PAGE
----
A: Difficult. In an earlier incarnation within this life, I fantasized about becoming a film director and chose an appropriate route of study. I had to watch an awful lot of films and a lot of awful films. And I kind of overdosed, so I don't watch a lot anymore at all. Hence there isn't much on my list that's new. But here goes: Dogma. Clerks. Dark Star. Serenity. The Princess Bride. Dark City. The Birdman of Alcatraz. The Quick and the Dead. Pirates of the Caribbean I. Star Wars IV, V, and VI. Mad Max II. Emma's Glück. Alex Cox's Repo Man. How to Train Your Dragon I and II. Buffalo 66 … oh, hang on, that's it, my answer to question 1: Christina Ricci, I definitely would! ...  The Breakfast Club. 10 Things I Hate About You. Benny and Joon. Solaris (the original Polish one, not the Clooney version). Meet the Feebles. Team America. Labyrinth. Salute of the Jugger. Flesh and Blood. Ladyhawke. Moon 44. Nightmare on Elm Street III. If. Breaking Glass. Das Boot. The Secretary. Times Square. The Little Girl Who Lives Down the Lane. Heathers.

Q: Your story is called "Hands Off." What hands-on activities (other than the obvious) do you enjoy?

A: Horse care. In all respects. Including mucking out, traipsing around paddocks in the pissing rain to collect manure or pull up poisonous weeds, dressing hoof abscesses, you name it. I've ridden since I was a preschooler, and four decades later, there is still nothing else (other than the obvious) that earths me like hanging out with horses and taking care of them. There were a few years, also referred to as my Personal Dark Ages (PDA for short), when I had no equines in my life and I became so positively unhinged I felt compelled to go and get a degree in psychotherapy.

Q: Tell me about your writing process. How do your ideas travel from the thought stage to the blank page? Speak specifically about bringing your contribution to Forbidden Fruit to life. Please include an excerpt from your story after your answer.

A: It really varies. A lot of the time I know the last sentence of something and then the story kind of comes along and attaches itself like a stray cat. Sometimes a character starts talking in my head. Sometimes I suddenly find myself in a daydream that claims it wants to be a story. It's hard to explain. I neither plot nor just start writing willy-nilly and see where it takes me. Most of the time the characters come knocking on my door with their story more or less fully formed and then I write it down. With "Hands Off," that was very much the case. But my own stuff will sneak into it somewhere usually – in this case my impression of Rome as a fairly hostile environment and also my personal experience of seeing fame hollow out a person, both of which are reflected in "Hands Off."

Excerpt from "Hands Off"

"Darling! Come in, come in. Sit down." The person flowing toward her in a silk kaftan of deep, dark red bore little resemblance to the girl who had boarded the plane to New York all those years ago.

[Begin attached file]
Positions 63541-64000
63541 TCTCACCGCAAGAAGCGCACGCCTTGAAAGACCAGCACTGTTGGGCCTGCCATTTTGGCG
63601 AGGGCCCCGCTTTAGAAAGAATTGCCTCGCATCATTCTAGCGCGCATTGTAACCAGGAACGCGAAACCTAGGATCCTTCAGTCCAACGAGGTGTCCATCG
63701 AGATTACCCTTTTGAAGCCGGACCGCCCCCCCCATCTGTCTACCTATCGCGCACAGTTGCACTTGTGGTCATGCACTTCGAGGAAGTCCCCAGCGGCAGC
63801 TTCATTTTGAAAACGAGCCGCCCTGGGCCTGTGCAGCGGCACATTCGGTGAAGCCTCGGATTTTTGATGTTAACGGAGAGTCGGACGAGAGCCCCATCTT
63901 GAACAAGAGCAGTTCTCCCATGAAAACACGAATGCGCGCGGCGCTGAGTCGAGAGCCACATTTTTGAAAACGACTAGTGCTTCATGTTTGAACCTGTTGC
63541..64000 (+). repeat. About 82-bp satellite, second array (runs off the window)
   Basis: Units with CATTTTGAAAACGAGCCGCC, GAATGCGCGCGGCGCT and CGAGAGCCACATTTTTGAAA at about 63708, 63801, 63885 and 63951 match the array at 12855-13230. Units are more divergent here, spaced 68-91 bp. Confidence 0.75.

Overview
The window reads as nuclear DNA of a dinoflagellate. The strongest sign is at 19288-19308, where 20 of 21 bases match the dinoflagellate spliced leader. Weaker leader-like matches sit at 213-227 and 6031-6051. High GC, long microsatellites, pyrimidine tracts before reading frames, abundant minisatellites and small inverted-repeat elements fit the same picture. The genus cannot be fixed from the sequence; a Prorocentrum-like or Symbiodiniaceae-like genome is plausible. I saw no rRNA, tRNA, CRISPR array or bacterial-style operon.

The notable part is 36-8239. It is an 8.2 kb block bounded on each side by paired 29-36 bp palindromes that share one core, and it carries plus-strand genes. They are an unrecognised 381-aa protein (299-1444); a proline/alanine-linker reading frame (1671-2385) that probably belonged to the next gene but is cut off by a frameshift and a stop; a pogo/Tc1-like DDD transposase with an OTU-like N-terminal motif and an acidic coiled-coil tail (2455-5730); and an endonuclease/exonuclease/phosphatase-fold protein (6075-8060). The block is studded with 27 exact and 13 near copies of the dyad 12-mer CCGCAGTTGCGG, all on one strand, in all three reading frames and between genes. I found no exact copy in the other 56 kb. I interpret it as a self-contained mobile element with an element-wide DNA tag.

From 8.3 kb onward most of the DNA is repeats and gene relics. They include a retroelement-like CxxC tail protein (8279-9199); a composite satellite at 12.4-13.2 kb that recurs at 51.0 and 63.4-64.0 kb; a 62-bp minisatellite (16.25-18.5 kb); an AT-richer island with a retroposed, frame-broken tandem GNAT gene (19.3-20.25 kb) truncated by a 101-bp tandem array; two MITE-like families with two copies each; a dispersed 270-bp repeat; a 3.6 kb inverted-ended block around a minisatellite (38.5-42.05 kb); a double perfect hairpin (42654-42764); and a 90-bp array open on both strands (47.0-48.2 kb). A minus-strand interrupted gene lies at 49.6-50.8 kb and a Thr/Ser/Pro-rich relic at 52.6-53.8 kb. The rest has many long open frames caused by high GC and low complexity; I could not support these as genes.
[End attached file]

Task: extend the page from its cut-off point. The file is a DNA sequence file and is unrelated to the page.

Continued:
She was skinny to the point of translucence with hollow cheeks that made her still remarkable eyes and mouth appear even bigger than Marianne remembered. Her obviously botoxed forehead made her look startled and lifeless, like any other person whose facial expression had been rendered impotent by toxic intervention. She walked in a cloud of light, floral perfume, which she left hanging on Marianne's jumper after the illusion of a hug had been accomplished. Even before she took the offered seat on the plush couch, Marianne's anxious anticipation of this moment had already turned to grief as she realized that Irene, her Irene, did not exist any longer and had probably been exchanged for this shell of a person a long time ago.

She wept rivers of invisible tears as the afternoon wore on, while she smiled and was introduced to David, Irene's current husband, whose occupation in the film business eluded Marianne, and a number of other people in Irene's entourage.

To be fair, she couldn’t fault Irene as a hostess. She was attentive and chatty and seemed genuinely interested in hearing about Marianne's life at the zoo and some gossip from back home. Yet all the while she remained distant, a specter playing a role, sucking energy from the room and from the life that Marianne was telling her about. Half listening, not really engaging. By dinnertime, Marianne felt drained, deflated, and ready to leave. She’d seen enough. She was also beginning to wonder why she had really been asked to come.

Just then the door to the penthouse opened and a breeze of cold, crisp evening air swept into the room.  The carrier whose clothes it clung to was a girl in her early twenties in turned up faded blue jeans and a white men's ripped singlet over which she had thrown a lumberjack shirt in lieu of a jacket. Her straight black hair was short on one side and cut into a neat, chin length bob on the other in the kind of asymmetrical fashion Marianne hadn’t seen in three decades or so. The girl’s whole style, down to the black Converse with different color laces, seemed to be a homage to the time of Marianne's school days. One look into her huge dark eyes told Marianne that if it had indeed been thirty years previously she would have fancied this newcomer to the penthouse something rotten. The girl smiled a broad, beautiful smile that illuminated the room, revealing a set of bright, slightly uneven teeth with large, almost goofy incisors.